I was reminded just how cycling-oriented New Albany is as a community as I watched thousands of Pelotonia participants completing their rides at Bevelhymer Park this past weekend.
Funny thing, too: I can't remember seeing a participant without a helmet.
Most adult cyclists, especially Pelotonia riders, understand the value of helmets, and Pelotonia won't allow a cyclist to participate without a helmet.
Parents, I'm asking for your help to have that same rule in your house -- don't let your children ride their bikes without first putting on a helmet. This small act could ultimately save a child's life.
By law in New Albany, anyone under 18 years of age must wear a helmet when riding a bicycle. I would greatly appreciate if residents could ensure your children aren't breaking this law.
The data about head injuries related to youth cyclists is sobering:
* Cycling is the leading cause of activity-related head injuries, roughly double the number when compared to football.
* 26,000 children nationwide suffer traumatic brain injuries every year as a result of bike accidents.
* 75% of all fatal cycling accidents involve a head injury, and bike helmets reduce the risk of head injury by up to 85%.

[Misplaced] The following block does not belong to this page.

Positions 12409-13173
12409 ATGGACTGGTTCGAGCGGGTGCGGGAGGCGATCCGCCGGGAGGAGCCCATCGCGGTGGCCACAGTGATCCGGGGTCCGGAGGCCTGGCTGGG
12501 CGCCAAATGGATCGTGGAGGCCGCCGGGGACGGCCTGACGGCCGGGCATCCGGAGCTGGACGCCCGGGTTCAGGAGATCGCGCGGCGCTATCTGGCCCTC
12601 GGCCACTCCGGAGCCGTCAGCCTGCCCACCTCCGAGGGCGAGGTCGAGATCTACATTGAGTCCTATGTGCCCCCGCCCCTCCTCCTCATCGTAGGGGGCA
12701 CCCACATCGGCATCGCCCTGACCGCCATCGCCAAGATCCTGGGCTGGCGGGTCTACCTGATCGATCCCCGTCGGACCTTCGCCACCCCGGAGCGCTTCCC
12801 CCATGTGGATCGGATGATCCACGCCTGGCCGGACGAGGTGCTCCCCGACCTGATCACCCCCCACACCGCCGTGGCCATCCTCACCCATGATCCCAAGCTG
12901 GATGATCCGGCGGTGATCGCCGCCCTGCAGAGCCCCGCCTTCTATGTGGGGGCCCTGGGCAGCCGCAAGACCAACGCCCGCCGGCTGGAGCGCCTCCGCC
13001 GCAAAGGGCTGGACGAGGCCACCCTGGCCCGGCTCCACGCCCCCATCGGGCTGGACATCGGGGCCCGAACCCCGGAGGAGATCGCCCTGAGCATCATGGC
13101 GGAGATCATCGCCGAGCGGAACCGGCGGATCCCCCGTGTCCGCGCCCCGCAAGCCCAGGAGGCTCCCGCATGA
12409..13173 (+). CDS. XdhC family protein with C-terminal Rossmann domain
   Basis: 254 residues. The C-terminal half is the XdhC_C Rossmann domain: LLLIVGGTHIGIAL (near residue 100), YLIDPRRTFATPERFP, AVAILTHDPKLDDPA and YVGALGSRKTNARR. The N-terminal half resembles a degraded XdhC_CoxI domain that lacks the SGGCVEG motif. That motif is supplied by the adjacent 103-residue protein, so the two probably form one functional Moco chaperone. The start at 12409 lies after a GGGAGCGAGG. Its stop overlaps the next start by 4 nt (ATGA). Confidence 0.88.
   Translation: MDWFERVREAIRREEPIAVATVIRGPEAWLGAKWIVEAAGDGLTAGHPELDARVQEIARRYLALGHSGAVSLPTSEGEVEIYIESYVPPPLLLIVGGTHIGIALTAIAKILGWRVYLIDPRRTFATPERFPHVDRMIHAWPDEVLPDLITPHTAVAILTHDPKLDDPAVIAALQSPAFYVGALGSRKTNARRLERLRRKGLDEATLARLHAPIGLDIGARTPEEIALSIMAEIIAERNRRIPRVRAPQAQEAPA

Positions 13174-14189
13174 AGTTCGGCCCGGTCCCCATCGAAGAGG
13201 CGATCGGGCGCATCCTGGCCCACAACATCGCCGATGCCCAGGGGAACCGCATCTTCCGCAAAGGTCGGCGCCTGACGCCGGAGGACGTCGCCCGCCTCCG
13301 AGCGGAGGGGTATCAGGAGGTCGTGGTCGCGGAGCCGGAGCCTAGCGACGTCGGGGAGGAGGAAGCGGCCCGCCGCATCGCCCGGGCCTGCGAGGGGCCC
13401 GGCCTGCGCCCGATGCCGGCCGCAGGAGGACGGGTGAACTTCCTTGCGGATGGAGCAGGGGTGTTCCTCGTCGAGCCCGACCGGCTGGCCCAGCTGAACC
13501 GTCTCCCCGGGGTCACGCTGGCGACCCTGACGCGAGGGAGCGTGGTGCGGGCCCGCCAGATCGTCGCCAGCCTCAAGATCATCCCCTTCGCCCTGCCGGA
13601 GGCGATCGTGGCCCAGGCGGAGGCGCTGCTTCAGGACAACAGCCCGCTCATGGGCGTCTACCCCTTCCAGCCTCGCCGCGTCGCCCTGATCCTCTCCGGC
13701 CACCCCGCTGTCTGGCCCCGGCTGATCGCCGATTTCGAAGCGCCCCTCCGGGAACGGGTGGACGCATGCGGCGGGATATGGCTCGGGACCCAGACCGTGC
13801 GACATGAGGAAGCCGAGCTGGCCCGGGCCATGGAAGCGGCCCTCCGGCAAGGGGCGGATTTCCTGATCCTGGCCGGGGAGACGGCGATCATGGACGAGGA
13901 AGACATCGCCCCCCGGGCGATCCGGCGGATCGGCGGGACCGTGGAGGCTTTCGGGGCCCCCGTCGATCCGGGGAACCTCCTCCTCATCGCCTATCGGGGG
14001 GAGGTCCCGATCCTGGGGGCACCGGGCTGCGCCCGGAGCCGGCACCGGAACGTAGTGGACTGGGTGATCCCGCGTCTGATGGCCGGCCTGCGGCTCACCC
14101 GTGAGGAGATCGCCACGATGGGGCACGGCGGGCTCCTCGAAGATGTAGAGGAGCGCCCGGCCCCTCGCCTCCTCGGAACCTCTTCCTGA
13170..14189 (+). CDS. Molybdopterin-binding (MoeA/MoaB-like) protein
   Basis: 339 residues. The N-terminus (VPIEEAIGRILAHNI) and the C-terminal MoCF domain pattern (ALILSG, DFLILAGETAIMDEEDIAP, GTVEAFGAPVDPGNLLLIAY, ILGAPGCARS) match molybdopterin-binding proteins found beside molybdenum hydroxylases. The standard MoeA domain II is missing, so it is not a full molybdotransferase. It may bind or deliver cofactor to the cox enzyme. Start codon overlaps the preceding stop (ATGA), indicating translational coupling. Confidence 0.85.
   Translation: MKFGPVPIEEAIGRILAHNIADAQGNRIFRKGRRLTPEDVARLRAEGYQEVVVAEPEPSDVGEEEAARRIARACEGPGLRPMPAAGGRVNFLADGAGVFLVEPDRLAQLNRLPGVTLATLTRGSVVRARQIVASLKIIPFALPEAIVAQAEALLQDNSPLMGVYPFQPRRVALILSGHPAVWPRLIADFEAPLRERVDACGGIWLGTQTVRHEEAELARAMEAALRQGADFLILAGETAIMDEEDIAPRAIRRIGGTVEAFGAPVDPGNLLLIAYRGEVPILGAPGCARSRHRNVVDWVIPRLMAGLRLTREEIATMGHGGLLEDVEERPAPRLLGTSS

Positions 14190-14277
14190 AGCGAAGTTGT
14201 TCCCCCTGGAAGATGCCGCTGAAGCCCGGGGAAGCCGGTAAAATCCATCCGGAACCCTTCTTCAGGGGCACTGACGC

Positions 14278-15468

* According to the Centers for Disease Control and Prevention, less than half of children ages 5 to 14 wear helmets, and older children have even worse habits of not wearing their helmets.
Our child bike-helmet law was created not through the police department but because of a groundswell of concern among New Albany residents who wanted this law in place.
As police chief, I don't want to write tickets to children (or to you).
As an agency, we try to be proactive to all facets of the community, including our children. We want children to understand that we are watching out for them, not trying to get them into trouble.
In fact, our bike officers most often encourage those not wearing helmets to do so, and thanks to our partnership with Johnson's Real Ice Cream, we reward children wearing helmets with a coupon for free ice cream.
At the same time, the law is the law, and the law was put in place in part by concerned citizens who want to help protect children. Thus far, no actual tickets have been written, although those children with a history of ignoring the law (and their parents) soon could receive one.
If you can't afford a helmet, Healthy New Albany has free helmets through a partnership with Nationwide Children's Hospital.
Residents who are interested in receiving one of these free helmets should send an email to firstname.lastname@example.org at Healthy New Albany.
If your child complains about wearing a helmet, put the reasons for wearing it on us. Just tell them it's the law.
Thanks for doing your part to keep our children safe and healthy.
Greg Jones is chief of the New Albany Police Department.